JEE Physics Notes: Work, Energy and Power

Physics Notes on Work, Energy and Power

  • Work:-  Work done W is defined as the dot product of force F and displacement s. SI Unit of Work is Joule.

Here θ is the angle between  and  .

  • Work done by a variable force:-

If applied force F is not a constant force, then work done by this force in moving the body from position A to B will be,


Here ds is the small displacement.

  • Relation between Joule and erg:- 1 J = 107 erg
  • Power:-The rate at which work is done is called power and is defined as,

P = W/t = F.s/v = F.v

Here s is the distance and v is the speed.

  • Instantaneous power in terms of mechanical energy:- P = dE/dt
  • Units: The unit of power in S.I system is J/s (watt) and in C.G.S system is erg/s.
  • Energy:-

1) Energy is the ability of the body to do some work. The unit of energy is same as that of work.

2) Kinetic Energy (K):- It is defined as,

K= ½ mv2

Here m is the mass of the body and is the speed of the body.

  • Potential Energy (U):- Potential energy of a body is defined as, U = mgh

m is the mass of the body, g is the free fall acceleration (acceleration due to gravity) and h is the height.

  • Gravitational Potential Energy:- An object’s gravitational potential energy U is its mass m times the acceleration due to gravity g times its height h above a zero level.

U = mgh

  • Relation between Kinetic Energy (K) and momentum  (p):-

K = p2/2m

  • Work energy Theorem:- It states that work done on the body or by the body is equal to the net change in its kinetic energy .

W = ½ mv2 – ½ mu2

= Final K.E – Initial K.E

  • For variable force,

  • Law of conservation of energy:- It states that, “Energy can neither be created nor destroyed. It can be converted from one form to another. The sum of total energy, in this universe, is always same”. The sum of the kinetic and potential energies of an object is called mechanical energy. So, K+UIn accordance to law of conservation of energy, the total mechanical energy of the system always remains constant.

So, mgh + ½ mv2 = constant

In an isolated system, the total energy Etotal of the system is constant.

So, E = U+K = constant

Or, Ui+Ki = Uf+Kf

Or, dU = -dK

Speed of particle v in a central force field:

v = √2/m [EU(x)]

  • Conservation of linear momentum:-

In an isolated system (no external force ( Fext = 0)), the total momentum of the system before collision would be equal to total momentum of the system after collision.

So, pf = pi

  • Coefficient of restitution (e):- It is defined as the ratio between magnitude of impulse during period of restitution to that during period of deformation.

e = relative velocity after collision / relative velocity before collision

v2 – v1/u1 – u2

Case (i) For perfectly elastic collision, e = 1. Thus, v2 – v1 = u1 – u2. This signifies the relative velocities of two bodies before and after collision are same.

Case (ii) For inelastic collision, e<1. Thus, v2 – v1 < u1 – u2. This signifies, the value of e shall depend upon the extent of loss of kinetic energy during collision.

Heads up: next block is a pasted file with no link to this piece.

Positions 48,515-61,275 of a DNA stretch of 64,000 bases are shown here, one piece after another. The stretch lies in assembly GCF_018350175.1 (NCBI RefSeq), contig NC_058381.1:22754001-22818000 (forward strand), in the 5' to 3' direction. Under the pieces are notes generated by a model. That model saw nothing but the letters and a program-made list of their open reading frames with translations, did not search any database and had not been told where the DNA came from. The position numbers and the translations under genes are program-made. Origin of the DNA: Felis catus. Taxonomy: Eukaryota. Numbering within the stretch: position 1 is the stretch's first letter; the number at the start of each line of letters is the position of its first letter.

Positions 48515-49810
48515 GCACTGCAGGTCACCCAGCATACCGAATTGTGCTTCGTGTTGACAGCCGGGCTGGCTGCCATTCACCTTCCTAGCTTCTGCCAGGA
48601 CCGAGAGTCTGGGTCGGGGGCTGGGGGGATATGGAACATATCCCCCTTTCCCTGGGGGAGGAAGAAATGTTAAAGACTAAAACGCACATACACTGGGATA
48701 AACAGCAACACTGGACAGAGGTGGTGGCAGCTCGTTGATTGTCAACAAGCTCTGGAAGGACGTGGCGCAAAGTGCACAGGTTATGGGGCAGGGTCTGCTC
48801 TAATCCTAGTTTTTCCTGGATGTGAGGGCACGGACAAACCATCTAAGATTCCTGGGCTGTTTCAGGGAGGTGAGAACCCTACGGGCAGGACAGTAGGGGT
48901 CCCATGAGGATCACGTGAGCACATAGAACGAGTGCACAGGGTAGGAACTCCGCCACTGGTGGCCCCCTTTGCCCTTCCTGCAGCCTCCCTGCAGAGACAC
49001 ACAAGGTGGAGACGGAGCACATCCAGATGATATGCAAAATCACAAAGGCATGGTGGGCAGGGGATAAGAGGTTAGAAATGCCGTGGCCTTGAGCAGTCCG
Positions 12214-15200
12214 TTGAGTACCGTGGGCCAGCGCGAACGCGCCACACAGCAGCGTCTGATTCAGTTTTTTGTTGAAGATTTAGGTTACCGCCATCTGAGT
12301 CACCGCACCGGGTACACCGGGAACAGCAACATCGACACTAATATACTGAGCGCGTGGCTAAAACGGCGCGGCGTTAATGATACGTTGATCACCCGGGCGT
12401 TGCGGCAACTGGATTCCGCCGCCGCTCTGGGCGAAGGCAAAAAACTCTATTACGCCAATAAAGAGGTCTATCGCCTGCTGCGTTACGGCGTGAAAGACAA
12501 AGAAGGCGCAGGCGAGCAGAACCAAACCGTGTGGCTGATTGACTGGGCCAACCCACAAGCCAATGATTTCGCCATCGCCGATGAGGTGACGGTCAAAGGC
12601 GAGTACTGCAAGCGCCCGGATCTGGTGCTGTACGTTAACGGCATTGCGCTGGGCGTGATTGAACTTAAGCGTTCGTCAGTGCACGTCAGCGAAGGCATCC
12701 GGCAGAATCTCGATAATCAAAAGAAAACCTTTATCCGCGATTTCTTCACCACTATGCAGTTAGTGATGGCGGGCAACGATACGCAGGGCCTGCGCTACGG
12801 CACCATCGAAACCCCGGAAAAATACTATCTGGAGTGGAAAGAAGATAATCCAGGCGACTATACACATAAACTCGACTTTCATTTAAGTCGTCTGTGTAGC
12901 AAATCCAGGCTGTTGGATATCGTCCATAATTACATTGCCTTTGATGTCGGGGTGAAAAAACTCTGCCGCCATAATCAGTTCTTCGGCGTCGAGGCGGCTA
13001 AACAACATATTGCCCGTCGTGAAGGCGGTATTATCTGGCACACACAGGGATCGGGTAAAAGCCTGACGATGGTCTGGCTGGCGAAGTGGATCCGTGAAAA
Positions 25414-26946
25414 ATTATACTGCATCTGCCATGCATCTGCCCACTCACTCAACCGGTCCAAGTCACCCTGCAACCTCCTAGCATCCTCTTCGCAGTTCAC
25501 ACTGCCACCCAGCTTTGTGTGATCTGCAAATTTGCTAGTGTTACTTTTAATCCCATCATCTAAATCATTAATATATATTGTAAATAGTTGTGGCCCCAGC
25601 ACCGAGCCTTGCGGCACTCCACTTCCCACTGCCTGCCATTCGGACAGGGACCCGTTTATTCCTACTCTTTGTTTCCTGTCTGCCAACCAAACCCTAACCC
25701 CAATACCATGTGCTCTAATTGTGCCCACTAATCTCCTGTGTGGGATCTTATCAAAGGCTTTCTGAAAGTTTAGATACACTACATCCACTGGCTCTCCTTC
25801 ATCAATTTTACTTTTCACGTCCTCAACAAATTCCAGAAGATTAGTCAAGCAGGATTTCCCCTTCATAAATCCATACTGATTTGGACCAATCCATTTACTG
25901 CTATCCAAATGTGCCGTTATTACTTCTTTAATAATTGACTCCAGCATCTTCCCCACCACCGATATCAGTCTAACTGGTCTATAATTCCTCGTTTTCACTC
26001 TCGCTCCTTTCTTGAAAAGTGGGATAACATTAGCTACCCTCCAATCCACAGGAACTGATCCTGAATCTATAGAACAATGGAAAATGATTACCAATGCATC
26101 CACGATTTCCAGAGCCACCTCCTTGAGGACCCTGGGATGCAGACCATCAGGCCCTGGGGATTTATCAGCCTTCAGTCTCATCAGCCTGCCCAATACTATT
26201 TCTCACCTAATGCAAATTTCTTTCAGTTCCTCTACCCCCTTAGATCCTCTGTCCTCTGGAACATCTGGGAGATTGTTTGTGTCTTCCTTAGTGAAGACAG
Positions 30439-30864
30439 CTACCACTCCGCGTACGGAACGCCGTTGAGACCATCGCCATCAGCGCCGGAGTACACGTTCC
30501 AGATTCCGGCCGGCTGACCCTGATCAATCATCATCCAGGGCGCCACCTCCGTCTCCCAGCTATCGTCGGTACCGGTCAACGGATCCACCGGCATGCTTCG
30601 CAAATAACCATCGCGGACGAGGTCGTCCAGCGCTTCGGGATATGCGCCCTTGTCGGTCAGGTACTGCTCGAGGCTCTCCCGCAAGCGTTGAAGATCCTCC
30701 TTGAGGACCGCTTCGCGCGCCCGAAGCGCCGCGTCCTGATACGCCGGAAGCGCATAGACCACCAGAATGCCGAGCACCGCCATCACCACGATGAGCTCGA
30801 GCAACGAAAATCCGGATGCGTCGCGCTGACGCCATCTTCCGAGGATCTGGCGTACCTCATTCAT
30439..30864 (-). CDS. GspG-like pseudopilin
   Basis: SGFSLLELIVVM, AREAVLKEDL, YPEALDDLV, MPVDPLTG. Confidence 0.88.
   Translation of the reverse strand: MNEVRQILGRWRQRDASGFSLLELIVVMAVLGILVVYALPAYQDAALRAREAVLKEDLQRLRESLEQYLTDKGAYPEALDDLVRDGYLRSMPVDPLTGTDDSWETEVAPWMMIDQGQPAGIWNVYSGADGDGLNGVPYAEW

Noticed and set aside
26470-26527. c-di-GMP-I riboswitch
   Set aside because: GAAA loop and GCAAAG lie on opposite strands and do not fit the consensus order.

Case (iii) For perfectly inelastic collision, e = 0. Thus, v2 – v1 =0, or v2 = v1. This signifies the two bodies shall move together with same velocity. Therefore, there shall be no separation between them.

  • Elastic collision:- In an elastic collision, both the momentum and kinetic energy conserved.
  • One dimensional elastic collision:-

Elastic collision in One Dimension

After collision, the velocity of two body will be,

v1 = (m1m2/ m1+m2)u1 + (2m2/ m1+m2)u2


v2 = (m2m1/ m1+m2)u2 + (2m1/ m1+m2)u1


When both the colliding bodies are of the same mass, i.e., m1 = m2, then,

v1 = u2 and v2 = u1


When the body B of mass m2 is initially at rest, i.e., u2 = 0, then,

v1 = (m1m2/ m1+m2)u1 and v2 = (2m1/ m1+m2)u1

(a) When  m2<<m1, then, v1 = u1 and v2 = 2u1

(b) When  m2=m1, then, v1 =0  and v2 = u1

(c) When  m2>>m1, then, v1 = -u1 and v2 will be very small.

  • Inelastic collision:- In an inelastic collision, only the quantity momentum is conserved but not kinetic energy.

v = (m1u1+m2u2) /(m1+m2)


loss in kinetic energy, E = ½ m1u12+ ½ m2u22 – ½ (m1+ m2)v2


E= ½ (m1u12 + m2u22) – ½ [(m1u1+ m2u2)/( m1+ m2)]2

m1 m(u1u2)2 / 2( m1 m2)

  • Points to be Noted:-

(i) The maximum transfer energy occurs if m1m2

(ii) If Ki is the initial kinetic energy and Kf is the final kinetic energy of mass m1, the fractional decrease in kinetic energy is given by,

Ki – KKi = 1- v12/u21

Further, if m2 = nm1 and u2 = 0, then,

Ki – KKi = 4n/(1+n)2

  • Conservation Equation:

(i)  Momentum – m1u1+m2u2 = m1v1+m2v2

(ii) Energy – ½ m1u12+ ½ m2u22 = ½ m1v12+ ½ m2v22

  • Conservative force (F):- Conservative force is equal to the negative gradient of potential V of the field of that force. This force is also called central force.

F = – (dV/dr)

  • The line integral of a conservative force around a closed path is always zero.

\oint \vec{F}.d\vec{r} = 0

  • Spring potential energy (Es):- It is defined as,

Es = ½ kx2

Here k is the spring constant and x is the elongation.

  • Equilibrium Conditions:

(a) Condition for equilibrium, dU/dx = 0

(b) For stable equilibrium,

U(x) = minimum,

dU/dx = 0,

d2U/dx2 = +ve

(c) For unstable equilibrium,

U(x) = maximum

dU/dx = 0

d2U/dx2 = -ve

(d) For neutral equilibrium,

U(x) = constant

dU/dx = 0

d2U/dx2 = 0

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